Some people say the contest was fixed because Tiffani’s grandmother on the other side, Mrs. Carlotta Hackett, has a Cadillac convertible, and you need a convertible if you’re going to ride in a parade, and convertibles are hard to come by, but that’s just what people say. Tiffani’s the one who twirled her fire batons at her wedding at Oysterback Hardshell Methodist Church while she sang “We’ve Only Just Begun.” She’s got talent galore. Just ask the West Hundred High football team. Or so you hear.
    Anyway, Rick’s still in a coma, but we’re all afraid he’ll wake up one day and be really hurt that we went behind his back and elected a new mayor, so we vote for him, just in case. Like I say, Rick’s a nice guy and no one wants to hurt his feelings.
    So, Omar Hinton, who runs the local store, is president of the village council, and has been for years, and he kind of is acting mayor. He once suggested he was vice-mayor and winked, but his wife Thelma heard the word “vice” and, religious as she is, had a fit. So he became president of village council, and has to run the meetings, which is no small job. When you get out on the marsh and over the bridge, Robert’s Rules of Order don’t exist, and everyone talks over everyone else, and what should take half an hour to accomplish, like requesting that the county grit and gravel Oysterback Road, ends up taking about three hours, because people drift off the point so much.
    When the subject of Oysterback Road came up, fellow councilperson Ferrus T. Buckett, who is the world’s oldest (and maybe last) waterman, started talking about how back in the day, it was a corduroy road, which meant they lay down rows of pine tree trunks in the marsh and just shoveled oystershell over them until winter came and all the trees sank into the mud, and the tide rose up over the roads in the spring so deep that people ended up taking their boats to town to do their shopping and whatnot.
    Which prompted Doreen Redmond, who owns the Curl Up ‘N’ Dye Salon de Beaute, who is also young enough to be Ferrus’s granddaughter, talk about how when she was a kid, they’d spend a fortune on macadam on that road, and it would erode away and sink into the marsh, and how it was a waste of taxpayer money, that they ought to build a straight causeway, so it didn’t twist and turn so much, so you were doubling back on yourself half the time, with the price of gas what it is, and her with a business to run and three kids to haul back and forth to practice for this, that and the other thing, sports, music, lessons, whatever.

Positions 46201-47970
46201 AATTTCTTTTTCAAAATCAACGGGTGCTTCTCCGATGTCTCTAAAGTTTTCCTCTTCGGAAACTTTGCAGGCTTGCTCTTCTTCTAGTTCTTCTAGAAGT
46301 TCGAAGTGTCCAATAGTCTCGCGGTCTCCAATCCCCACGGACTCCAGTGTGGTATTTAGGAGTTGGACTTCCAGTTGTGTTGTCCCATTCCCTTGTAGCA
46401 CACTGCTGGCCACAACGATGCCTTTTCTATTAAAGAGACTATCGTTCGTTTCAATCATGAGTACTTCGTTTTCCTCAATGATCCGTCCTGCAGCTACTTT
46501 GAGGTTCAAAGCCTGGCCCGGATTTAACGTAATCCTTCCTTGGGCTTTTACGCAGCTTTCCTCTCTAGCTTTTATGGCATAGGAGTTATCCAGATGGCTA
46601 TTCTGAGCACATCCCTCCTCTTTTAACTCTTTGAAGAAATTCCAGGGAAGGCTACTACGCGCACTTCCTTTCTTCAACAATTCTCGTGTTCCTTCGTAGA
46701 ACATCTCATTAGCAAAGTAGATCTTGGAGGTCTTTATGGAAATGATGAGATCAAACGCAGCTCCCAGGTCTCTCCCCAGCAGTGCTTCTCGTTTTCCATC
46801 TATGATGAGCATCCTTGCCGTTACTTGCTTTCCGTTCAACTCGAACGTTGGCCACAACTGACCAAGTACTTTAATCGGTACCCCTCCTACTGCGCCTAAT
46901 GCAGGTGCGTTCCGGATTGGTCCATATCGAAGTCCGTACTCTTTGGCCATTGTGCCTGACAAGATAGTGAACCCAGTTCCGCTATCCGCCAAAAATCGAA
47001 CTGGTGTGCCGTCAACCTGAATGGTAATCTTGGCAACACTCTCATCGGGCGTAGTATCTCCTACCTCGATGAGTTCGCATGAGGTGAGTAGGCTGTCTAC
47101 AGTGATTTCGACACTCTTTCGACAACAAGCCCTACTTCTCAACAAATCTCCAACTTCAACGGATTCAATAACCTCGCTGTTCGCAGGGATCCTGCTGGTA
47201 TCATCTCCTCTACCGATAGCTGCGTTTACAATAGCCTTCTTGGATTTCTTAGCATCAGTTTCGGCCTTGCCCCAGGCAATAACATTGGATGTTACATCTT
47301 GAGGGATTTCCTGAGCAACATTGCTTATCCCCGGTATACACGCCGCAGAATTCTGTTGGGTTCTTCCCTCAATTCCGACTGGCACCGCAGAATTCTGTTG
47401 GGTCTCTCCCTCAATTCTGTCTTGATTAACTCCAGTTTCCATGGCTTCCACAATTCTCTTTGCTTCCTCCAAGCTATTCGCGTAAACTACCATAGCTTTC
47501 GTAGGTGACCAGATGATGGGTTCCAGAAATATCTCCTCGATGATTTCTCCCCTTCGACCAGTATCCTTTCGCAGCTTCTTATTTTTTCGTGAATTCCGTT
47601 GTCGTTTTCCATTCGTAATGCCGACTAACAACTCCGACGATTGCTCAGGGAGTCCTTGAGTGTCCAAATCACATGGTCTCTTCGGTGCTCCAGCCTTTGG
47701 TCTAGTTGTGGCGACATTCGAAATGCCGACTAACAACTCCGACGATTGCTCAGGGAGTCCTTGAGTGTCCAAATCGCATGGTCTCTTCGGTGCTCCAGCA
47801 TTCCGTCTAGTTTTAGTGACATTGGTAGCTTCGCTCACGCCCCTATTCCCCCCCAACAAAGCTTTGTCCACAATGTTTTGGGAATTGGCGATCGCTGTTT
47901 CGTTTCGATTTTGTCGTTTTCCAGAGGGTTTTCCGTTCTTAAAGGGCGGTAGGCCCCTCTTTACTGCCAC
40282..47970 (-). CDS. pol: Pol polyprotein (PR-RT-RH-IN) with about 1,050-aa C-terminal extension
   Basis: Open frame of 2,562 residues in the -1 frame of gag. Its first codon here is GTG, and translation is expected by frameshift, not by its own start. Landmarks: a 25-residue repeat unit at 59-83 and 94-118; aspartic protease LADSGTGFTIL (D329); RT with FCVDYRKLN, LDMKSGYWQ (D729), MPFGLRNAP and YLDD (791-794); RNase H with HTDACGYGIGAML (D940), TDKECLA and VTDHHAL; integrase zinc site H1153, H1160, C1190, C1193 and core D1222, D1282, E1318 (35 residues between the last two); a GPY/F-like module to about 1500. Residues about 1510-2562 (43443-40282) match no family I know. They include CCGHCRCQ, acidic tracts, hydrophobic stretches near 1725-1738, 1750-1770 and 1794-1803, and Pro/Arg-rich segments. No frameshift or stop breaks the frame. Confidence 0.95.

When I first ran for election to village council, I wasn’t too sure about doing it for a variety of reasons. For one thing, I thought you needed to know a lot more than I do. Then I found out most people know even less than me, but at least I have the sense to research things.
    Also, I wasn’t sure I could do a good job. But I guess I’m doing okay. I had a draft of our letter to County Council finished on my laptop and a note to call the county council president the next day and give him a heads up before they took a vote and seconded the motion.
    What changed my mind was when Omar asked me to run, and told me they needed a good secretary to keep the minutes. I can do that. I just never thought anyone would ask me to do it, because I wasn’t born here. I’m a foreigner, from another town.
    But there was a good reason I got elected. I keep my opinions on politics and religion to myself.
    It seems as if the last village board before us had all been elected in the wake of a tent revival. Based on their strict religious beliefs, which many thought would restore morality and old-time values to Oysterback. Not that anyone was running around doing anything terribly immoral, at least not in public (this is a small town, remember). And if I do say so myself, Oysterback is mired somewhere in the ’50s, if you look at some of the giant, rock-hard bouffants and buzz cuts Doreen’s still doing.
    The trouble was, when the Godly new council got together for a session, they’d all start speaking in tongues and shouting. And then no one could read the minutes, because it was all in tongue language, so nothing got done.
    If you ask me, when it comes to town meetings, they still speak in tongues around here, but I just translate it into what needs to be accomplished in this world right here.